Bobby Hebb’s one hit wonder, “Sunny” was entering it’s second week at number one on the WKNR Music Guide on this date in 1966. Only the second African American to perform on the Grand Ole Opry, Hebb was the son of blind musicians. His career began at age three when he teamed with his nine year old brother, Harold. He later becasme a regular on the Opry playing in Roy Acuff’s band. Hebb played trumpet in the Navy and became the second “Mickey” when Mickey Baker left the musical team of Mickey and Sylvia.
On November 23, 1963, Harold Hebb was killed in a knife fight in Nashville. That event, along with the assasination of President John F. Kennedy threw Hebb into a funk. He used songwriting as therapy, eventually penning “Sunny” as an alternative to Johnny Bragg’s “Just Walkin in the Rain.”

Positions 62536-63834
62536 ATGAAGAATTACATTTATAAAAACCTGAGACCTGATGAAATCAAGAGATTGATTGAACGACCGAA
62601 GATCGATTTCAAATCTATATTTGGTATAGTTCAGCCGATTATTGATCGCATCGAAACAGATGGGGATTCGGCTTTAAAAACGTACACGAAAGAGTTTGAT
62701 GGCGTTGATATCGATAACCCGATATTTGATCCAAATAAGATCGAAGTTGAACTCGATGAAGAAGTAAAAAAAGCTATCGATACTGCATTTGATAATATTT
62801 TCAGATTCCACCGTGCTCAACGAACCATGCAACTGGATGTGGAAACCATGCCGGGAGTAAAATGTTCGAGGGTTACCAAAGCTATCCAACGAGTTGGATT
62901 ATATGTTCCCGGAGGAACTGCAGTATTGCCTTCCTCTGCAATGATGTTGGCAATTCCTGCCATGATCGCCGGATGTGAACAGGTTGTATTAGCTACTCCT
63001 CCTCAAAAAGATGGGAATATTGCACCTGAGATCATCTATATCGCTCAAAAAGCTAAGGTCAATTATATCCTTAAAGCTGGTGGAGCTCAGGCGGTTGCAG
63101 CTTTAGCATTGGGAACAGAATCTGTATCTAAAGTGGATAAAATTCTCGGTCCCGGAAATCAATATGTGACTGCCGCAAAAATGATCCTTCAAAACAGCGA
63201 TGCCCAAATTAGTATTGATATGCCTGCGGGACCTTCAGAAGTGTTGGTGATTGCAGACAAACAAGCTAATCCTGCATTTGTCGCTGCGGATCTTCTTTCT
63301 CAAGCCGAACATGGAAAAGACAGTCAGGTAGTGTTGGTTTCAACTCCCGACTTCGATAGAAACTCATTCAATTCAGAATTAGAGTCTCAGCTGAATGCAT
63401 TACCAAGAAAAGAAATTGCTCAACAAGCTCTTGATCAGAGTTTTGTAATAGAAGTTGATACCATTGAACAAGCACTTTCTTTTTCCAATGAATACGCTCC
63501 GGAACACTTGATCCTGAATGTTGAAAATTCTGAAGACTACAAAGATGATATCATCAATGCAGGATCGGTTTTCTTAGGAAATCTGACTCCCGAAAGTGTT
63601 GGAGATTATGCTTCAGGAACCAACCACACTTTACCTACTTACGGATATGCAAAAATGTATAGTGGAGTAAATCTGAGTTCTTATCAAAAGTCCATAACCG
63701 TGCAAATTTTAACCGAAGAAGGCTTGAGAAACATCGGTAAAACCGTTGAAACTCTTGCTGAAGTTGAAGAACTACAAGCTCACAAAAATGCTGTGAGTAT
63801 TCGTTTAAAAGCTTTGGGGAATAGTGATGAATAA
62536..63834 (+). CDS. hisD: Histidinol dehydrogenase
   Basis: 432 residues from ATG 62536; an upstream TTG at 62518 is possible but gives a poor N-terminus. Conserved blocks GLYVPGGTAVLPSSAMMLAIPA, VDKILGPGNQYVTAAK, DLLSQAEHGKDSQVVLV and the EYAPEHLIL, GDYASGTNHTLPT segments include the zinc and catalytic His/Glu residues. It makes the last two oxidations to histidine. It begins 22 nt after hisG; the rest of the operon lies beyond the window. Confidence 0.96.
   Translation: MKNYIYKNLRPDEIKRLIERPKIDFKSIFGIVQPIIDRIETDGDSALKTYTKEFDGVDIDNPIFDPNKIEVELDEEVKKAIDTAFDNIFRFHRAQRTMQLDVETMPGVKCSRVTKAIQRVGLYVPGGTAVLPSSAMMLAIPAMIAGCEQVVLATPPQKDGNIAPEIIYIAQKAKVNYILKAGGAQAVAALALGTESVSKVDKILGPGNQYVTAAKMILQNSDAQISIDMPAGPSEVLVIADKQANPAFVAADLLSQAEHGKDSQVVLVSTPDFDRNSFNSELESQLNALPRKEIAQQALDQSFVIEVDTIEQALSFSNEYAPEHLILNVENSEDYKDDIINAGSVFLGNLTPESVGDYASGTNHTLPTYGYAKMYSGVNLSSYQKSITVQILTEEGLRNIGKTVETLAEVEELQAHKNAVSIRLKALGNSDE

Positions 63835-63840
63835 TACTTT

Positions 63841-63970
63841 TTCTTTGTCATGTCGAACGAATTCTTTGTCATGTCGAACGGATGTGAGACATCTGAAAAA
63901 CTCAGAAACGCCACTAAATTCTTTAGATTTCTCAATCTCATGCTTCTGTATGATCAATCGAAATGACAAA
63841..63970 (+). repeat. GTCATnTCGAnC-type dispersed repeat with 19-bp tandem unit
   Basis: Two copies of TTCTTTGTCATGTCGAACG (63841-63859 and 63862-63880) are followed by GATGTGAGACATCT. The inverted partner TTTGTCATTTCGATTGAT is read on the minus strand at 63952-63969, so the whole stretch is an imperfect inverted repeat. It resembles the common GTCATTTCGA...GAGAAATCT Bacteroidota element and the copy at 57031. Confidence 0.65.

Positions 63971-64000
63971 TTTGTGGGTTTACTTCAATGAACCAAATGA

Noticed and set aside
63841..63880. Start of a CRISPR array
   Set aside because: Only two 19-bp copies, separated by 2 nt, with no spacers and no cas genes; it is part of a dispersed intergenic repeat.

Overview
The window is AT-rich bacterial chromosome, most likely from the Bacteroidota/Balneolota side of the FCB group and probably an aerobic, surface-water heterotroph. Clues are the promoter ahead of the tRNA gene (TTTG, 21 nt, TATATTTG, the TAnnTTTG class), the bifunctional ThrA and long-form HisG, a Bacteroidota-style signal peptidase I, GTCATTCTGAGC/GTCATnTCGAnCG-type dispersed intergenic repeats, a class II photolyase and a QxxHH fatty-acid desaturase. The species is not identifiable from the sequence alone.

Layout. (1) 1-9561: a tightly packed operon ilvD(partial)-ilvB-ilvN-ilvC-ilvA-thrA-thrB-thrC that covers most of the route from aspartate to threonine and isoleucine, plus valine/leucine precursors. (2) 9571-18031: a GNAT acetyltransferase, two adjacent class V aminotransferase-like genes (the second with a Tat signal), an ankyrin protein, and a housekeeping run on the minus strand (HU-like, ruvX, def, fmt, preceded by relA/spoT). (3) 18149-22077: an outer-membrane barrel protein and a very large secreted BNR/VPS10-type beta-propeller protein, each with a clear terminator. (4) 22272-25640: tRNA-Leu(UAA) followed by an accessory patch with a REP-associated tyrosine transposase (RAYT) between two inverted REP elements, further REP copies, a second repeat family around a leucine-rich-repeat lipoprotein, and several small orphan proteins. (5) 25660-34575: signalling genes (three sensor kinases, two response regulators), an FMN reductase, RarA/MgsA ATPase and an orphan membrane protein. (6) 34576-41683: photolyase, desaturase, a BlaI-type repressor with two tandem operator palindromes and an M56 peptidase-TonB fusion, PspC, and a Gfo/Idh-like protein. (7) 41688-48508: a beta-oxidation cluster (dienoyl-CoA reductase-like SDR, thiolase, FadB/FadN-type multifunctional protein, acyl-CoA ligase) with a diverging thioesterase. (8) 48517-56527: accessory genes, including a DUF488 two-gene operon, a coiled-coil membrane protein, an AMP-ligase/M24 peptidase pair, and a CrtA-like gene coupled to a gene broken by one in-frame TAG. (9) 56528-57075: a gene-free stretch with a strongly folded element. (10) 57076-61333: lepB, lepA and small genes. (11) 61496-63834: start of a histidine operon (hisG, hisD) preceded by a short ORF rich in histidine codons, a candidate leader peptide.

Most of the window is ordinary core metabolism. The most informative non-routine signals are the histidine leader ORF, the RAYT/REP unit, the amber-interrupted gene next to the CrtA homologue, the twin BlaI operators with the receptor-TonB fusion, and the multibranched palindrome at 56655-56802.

“Sunny” was a smash hit, leading to a tour with the Beatles. Bootleg recordings of the concerts show the audience receiving Hebb with the same wild enthusiasm shown for John, Paul, George and Ringo. The All Music Guide shows over 1000 different releases of the song. In it’s day, the tune was covered more than one hundred times by everyone from Cher to James Brown to Frank Sinatra. Eleven years later, a disco remix put Hebb back on the charts.
Some Keener Trivia: the four note hook just before the key change in “Sunny” was lifted from John Barry’s famous James Bond theme, made popular in the film Dr. No.